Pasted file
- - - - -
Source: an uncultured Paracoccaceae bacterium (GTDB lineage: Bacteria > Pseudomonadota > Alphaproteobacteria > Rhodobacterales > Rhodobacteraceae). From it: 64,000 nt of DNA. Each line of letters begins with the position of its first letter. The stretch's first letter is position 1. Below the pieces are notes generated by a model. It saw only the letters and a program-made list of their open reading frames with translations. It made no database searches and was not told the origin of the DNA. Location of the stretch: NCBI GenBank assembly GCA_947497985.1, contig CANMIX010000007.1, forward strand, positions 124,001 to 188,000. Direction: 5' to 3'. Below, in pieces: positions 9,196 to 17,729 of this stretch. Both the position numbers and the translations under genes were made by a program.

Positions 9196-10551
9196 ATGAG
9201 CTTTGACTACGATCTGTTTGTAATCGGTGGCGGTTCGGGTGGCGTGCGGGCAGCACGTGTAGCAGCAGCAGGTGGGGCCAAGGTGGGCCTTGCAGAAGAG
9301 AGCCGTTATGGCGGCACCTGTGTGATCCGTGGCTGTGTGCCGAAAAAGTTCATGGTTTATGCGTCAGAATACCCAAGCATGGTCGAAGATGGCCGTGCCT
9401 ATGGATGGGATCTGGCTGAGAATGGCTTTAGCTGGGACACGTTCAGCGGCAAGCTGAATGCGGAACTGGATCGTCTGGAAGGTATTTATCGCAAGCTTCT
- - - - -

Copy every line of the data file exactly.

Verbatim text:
Source: an uncultured Paracoccaceae bacterium (GTDB lineage: Bacteria > Pseudomonadota > Alphaproteobacteria > Rhodobacterales > Rhodobacteraceae). From it: 64,000 nt of DNA. Each line of letters begins with the position of its first letter. The stretch's first letter is position 1. Below the pieces are notes generated by a model. It saw only the letters and a program-made list of their open reading frames with translations. It made no database searches and was not told the origin of the DNA. Location of the stretch: NCBI GenBank assembly GCA_947497985.1, contig CANMIX010000007.1, forward strand, positions 124,001 to 188,000. Direction: 5' to 3'. Below, in pieces: positions 9,196 to 17,729 of this stretch. Both the position numbers and the translations under genes were made by a program.

Positions 9196-10551
9196 ATGAG
9201 CTTTGACTACGATCTGTTTGTAATCGGTGGCGGTTCGGGTGGCGTGCGGGCAGCACGTGTAGCAGCAGCAGGTGGGGCCAAGGTGGGCCTTGCAGAAGAG
9301 AGCCGTTATGGCGGCACCTGTGTGATCCGTGGCTGTGTGCCGAAAAAGTTCATGGTTTATGCGTCAGAATACCCAAGCATGGTCGAAGATGGCCGTGCCT
9401 ATGGATGGGATCTGGCTGAGAATGGCTTTAGCTGGGACACGTTCAGCGGCAAGCTGAATGCGGAACTGGATCGTCTGGAAGGTATTTATCGCAAGCTTCT